Skip to main content

Advertisement

Table 1 Narrative of serious safety event that inspired need for in situ simulation training

From: Detecting latent safety threats in an interprofessional training that combines in situ simulation with task training in an emergency department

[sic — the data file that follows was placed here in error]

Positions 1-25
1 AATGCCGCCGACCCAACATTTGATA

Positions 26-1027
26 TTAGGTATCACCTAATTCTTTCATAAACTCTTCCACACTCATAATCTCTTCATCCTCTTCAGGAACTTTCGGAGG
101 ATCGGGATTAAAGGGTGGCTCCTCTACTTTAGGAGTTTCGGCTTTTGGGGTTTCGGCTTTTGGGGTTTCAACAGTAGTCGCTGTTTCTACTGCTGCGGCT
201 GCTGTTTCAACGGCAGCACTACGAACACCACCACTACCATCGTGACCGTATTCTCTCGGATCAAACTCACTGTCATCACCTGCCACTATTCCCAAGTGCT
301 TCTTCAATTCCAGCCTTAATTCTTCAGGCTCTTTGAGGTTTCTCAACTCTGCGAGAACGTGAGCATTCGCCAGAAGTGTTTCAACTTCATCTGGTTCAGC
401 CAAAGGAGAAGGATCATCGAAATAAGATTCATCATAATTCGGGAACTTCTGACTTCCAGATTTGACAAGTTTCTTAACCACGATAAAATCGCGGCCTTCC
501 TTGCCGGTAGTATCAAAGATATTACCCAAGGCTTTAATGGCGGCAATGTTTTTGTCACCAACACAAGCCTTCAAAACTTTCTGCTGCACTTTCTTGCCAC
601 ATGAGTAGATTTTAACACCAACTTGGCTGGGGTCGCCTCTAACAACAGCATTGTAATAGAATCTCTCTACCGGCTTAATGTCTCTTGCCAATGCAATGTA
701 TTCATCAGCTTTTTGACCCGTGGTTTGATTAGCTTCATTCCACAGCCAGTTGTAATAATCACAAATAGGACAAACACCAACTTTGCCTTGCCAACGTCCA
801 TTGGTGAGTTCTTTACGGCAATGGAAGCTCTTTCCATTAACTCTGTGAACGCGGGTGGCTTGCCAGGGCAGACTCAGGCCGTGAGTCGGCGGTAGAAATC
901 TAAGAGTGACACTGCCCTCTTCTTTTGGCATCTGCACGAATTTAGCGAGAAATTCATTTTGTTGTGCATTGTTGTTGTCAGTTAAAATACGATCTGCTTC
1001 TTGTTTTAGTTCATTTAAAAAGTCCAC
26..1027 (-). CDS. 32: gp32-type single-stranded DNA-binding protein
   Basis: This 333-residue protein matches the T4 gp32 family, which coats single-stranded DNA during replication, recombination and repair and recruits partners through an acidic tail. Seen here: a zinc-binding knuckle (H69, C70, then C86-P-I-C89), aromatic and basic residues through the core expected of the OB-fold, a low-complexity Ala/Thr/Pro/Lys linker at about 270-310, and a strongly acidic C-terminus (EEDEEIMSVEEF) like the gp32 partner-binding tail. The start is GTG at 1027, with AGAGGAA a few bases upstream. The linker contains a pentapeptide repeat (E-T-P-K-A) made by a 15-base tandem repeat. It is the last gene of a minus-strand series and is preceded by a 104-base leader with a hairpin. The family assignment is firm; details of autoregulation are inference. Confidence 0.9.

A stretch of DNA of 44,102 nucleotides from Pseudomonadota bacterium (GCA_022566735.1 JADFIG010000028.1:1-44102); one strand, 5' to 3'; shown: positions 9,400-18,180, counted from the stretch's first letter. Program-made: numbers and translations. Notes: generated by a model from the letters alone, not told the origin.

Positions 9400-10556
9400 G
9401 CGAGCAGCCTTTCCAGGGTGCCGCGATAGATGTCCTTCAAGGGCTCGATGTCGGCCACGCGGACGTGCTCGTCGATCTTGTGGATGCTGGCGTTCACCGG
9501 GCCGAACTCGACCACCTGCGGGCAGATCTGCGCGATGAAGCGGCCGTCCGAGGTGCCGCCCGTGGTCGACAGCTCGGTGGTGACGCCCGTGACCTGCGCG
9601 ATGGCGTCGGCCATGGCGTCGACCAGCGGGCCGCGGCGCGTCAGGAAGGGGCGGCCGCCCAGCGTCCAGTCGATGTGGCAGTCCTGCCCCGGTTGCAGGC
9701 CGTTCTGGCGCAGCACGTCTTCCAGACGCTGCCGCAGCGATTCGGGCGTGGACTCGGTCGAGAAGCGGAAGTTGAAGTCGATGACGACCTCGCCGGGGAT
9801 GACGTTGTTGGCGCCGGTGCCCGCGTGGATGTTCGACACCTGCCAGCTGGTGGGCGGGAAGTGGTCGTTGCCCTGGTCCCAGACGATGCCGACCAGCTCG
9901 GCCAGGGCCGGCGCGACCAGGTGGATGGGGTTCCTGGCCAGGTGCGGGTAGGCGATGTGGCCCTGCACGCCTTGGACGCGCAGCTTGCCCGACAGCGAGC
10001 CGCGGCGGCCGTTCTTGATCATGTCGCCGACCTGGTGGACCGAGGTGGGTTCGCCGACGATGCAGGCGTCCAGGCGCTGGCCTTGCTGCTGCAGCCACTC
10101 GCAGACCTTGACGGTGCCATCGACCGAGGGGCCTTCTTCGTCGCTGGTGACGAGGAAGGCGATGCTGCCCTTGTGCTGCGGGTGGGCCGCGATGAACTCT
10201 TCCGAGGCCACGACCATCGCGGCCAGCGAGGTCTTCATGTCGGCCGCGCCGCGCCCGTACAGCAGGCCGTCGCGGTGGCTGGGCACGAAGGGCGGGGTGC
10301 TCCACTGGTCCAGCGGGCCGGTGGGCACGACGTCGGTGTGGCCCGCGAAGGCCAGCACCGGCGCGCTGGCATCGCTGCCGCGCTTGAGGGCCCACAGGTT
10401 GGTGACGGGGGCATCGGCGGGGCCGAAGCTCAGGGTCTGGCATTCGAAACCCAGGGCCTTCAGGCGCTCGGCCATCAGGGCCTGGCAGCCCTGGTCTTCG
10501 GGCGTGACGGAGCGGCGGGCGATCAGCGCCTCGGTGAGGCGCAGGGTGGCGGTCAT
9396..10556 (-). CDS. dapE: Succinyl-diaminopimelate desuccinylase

“A 28 year old previously healthy male patient was found unconscious in his bedroom by his parents and brought to the emergency department. He was immediately put in the emergency room and interprofessional care team was activated. Two nurses, three nurse technicians, a pediatric emergency physician, a surgeon and an emergency physician arrived within minutes. Nurses attempted first an IV access. Physicians noticed patient was not breathing, so they directed efforts to try to ventilate patient. There were lots of fluids in the airway, so aspiration was attempted, but the aspiration machine did not work properly. The Emergency physician decided to intubate the patient and ordered neuromuscular blocking medication. Attempts to intubate by both the Emergency Physician and Surgeon were not successful, and there was difficulty ventilating the patient with bag and mask. A laryngeal tube was placed, which achieved ventilation. While the care team attempted to adjust transport ventilator parameters, the laryngeal tube cuff ruptured, and there was not another tube available. Since bag-mask ventilation was not effective the Surgeon prepared for a surgical airway. While equipment was being set up the Pediatric Emergency Physician successfully intubated the patient using Glidescope, although the guide wire was also not found. During the acute care for this patient, no leader was identified and many breaks in communication occurred. The patient was transferred to ICU and eventually recovered, but had massive aspiration pneumonia.”